Does peacekeeping put Canada on the jihadi radar?

Canada was long known as a nation of peacekeepers, of the multinational kind.  We used to send lots of our men and women to conflict zones around the world to do our part in keeping warring parties from slaughtering each other in the hopes that the UN, under which we served, could cobble together some kind of arrangement that would lead to national or regional stability.  Heck, we even erected a monument to peacekeeping right across from that hideous spider outside the National Art Gallery in Ottawa.

Our nation as a peacekeeping stalwart has long been in abeyance.  As of February 2018 Canada had a grand total of 41 soldiers on various missions, compared with over 7,000 from Bangladesh and almost 5,500 from Nepal.  A country at the coalface of peacekeeping we clearly are not.  Nonetheless, the Trudeau government just announced that we will send an unspecified number of helicopters and support troops to Mali, part of the PM’s promise last fall to commit up to 600 Canadian soldiers to UN missions.  Woo-hoo!  The world needs more Canada and we are delivering!

Our return to the world of peacekeeping may indeed be a good sign, but it is not clear that going to Mali is a good idea or has anything really to do with peacekeeping since it is not clear that there is a peace to keep. Mali is beset with a serious, almost existential, threat from jihadist violence, as is much of the Sahel (that area of North Africa just south of the Sahara) and parts of West Africa (i.e. Nigeria).  A number of nasty Islamist extremist groups are very active in the region and some of Canada’s allies that have already sent troops to Mali and Niger have suffered casualties.  In October 2017 four US Special Forces were killed in an ambush in Niger and  two weeks ago two French soldiers were killed when their vehicle hit an IED in Mali.  Canadians should prepare for the possibility of death: in August 2017 two Canadians were killed in a terrorist attack on a restaurant in neighbouring Burkina Faso, and that was on the heels of a similar attack on a hotel in Ougadougou that killed six members of a Quebec humanitarian group in January 2016.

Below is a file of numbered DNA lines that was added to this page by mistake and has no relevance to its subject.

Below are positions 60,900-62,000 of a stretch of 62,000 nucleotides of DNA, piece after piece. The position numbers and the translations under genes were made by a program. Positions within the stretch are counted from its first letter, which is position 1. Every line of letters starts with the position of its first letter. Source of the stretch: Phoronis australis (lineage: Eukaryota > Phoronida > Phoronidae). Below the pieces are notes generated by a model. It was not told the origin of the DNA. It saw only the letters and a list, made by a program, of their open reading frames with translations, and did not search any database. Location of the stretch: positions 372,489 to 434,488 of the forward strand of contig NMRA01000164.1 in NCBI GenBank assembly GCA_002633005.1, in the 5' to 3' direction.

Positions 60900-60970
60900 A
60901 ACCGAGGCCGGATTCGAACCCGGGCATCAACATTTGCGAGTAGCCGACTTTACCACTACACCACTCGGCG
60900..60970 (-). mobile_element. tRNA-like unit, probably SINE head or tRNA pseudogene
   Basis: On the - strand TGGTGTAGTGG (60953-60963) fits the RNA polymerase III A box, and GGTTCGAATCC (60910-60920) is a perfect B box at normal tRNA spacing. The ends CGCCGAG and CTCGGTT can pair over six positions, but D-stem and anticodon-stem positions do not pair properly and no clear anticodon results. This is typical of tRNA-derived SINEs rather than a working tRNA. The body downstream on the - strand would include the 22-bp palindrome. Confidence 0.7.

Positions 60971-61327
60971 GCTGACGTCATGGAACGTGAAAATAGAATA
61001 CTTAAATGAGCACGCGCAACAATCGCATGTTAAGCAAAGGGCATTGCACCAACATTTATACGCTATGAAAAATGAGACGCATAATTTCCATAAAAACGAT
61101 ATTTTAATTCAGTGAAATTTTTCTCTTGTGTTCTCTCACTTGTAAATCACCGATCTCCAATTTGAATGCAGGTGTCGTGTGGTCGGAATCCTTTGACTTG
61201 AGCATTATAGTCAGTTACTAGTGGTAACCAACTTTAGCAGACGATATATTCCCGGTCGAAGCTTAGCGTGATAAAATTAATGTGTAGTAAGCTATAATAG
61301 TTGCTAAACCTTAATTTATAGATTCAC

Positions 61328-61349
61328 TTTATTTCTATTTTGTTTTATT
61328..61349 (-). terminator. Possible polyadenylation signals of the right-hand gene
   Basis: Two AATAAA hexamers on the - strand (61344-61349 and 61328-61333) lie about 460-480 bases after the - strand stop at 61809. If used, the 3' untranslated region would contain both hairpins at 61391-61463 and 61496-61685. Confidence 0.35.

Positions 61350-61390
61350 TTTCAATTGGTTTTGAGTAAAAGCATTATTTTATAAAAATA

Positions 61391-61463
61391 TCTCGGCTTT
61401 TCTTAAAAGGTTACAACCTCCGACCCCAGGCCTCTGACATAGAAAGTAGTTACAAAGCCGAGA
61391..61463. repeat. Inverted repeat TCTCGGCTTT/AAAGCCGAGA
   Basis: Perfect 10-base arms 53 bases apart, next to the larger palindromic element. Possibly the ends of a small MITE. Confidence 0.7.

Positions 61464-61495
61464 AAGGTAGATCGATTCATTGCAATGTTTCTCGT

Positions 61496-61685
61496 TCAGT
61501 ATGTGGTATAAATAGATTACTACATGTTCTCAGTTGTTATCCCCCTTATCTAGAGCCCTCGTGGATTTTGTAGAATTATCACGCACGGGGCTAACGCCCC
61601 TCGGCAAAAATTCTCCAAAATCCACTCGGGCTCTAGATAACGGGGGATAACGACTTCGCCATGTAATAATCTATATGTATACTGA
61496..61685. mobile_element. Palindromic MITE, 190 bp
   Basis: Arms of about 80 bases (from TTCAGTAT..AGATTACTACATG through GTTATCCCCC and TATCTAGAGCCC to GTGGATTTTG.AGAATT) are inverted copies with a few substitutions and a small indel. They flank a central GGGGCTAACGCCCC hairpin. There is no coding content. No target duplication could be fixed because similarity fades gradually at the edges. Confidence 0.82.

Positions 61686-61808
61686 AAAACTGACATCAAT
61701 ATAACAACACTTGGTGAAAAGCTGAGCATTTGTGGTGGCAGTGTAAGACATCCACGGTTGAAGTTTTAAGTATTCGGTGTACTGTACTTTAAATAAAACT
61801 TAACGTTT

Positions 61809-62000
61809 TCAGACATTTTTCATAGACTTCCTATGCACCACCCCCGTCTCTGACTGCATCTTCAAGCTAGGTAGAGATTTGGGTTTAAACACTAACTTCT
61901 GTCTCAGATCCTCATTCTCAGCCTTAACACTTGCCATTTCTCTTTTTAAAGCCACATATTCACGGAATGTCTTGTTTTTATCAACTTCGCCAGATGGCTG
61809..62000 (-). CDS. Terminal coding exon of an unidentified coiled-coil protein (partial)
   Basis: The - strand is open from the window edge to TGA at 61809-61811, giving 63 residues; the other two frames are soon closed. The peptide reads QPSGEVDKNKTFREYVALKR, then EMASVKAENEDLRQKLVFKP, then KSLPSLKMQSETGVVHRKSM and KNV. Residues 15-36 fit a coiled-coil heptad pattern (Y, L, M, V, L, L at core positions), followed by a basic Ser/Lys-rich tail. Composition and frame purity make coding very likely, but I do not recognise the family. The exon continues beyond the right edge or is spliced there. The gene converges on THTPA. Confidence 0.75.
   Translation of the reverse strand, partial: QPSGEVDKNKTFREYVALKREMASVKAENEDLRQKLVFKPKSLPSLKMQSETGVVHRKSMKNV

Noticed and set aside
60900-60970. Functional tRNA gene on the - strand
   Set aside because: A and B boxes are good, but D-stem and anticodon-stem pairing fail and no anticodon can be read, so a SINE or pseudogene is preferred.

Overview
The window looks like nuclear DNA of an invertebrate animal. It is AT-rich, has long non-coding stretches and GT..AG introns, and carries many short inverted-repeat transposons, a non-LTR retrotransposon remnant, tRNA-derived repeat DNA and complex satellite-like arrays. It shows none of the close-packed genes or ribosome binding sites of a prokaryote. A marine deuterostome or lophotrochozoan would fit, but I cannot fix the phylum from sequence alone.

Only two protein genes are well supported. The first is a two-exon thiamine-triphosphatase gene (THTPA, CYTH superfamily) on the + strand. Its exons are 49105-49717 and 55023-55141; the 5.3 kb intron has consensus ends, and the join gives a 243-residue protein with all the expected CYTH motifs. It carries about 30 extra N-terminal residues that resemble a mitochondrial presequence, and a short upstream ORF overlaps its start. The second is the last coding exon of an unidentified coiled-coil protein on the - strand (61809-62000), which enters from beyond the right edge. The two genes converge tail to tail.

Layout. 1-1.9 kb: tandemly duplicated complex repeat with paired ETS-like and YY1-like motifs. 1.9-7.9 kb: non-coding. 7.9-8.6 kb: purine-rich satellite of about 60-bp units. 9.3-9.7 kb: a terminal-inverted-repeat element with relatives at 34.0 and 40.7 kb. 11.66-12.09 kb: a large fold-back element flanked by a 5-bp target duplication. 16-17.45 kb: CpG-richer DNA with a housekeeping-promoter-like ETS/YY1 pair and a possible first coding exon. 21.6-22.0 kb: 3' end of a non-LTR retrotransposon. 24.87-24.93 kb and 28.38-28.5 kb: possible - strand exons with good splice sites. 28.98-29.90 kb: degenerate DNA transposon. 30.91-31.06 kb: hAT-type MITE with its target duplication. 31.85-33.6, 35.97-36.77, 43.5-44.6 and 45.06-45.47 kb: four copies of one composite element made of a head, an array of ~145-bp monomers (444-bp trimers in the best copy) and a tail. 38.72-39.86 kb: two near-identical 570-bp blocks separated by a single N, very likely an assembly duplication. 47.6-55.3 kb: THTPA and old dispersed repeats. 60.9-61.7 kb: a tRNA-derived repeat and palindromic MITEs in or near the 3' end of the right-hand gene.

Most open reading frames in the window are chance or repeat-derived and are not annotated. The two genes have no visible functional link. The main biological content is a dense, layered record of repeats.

Peacekeeping implies that there are parties that are open to the idea of peace and negotiations.  Terrorist groups seldom hew to this notion: in fact the ideologist behind Al Qaeda, Abdallah Azzam, once famously said “Jihad and the rifle alone; no negotiations, no conferences, and no dialogues.”  Al Qaeda-linked terrorist organisations are active in the Sahel and there are other entities tied to Islamic State.  This does not bode well.

The danger to our troops is real and I am sure that the Canadian Forces are all too aware of the peril.  At the same time we have to consider whether the presence of our military also raises the general threat level to Canada.  Jihadi groups make a lot over the deployment of foreign forces in Muslim-dominant lands as it fits their narrative that the West (a broad term) is at war with the Islamic world.  Regardless of their intent or their mandate, our men and women will be targets for terrorist violence and I would be very surprised if jihadi social media posts do not start listing Canada as a legitimate aim for attacks.  Not that their propaganda always translates into action, but having your country and people named as the object of terrorism is seldom a good thing.  We have seen plots and successful attacks on our soil by those inspired by jihadi groups abroad.  It is not beyond belief that we will see more, perhaps tied to our Mali mission.

We are thus damned if we do and damned if we don’t.  Mali and its neighbours need our help and we should do something. By doing something, however, we paint a bulls-eye on our torsos.  Which is worse: stay out and let the region continue to suffer and perhaps descend into more jihadi hell on earth or send troops which may be killed and which at the end of their mission may not be able to point to real progress on the ground (just look at Afghanistan 16 years later)?  I do not envy the Trudeau government for having to make this decision.  I just hope that our men and women in uniform can help the locals and come back safely to their homes and families.

By Phil Gurski

Phil Gurski is the President and CEO of Borealis Threat and Risk Consulting Ltd. Phil is a 32-year veteran of CSE and CSIS and the author of six books on terrorism.

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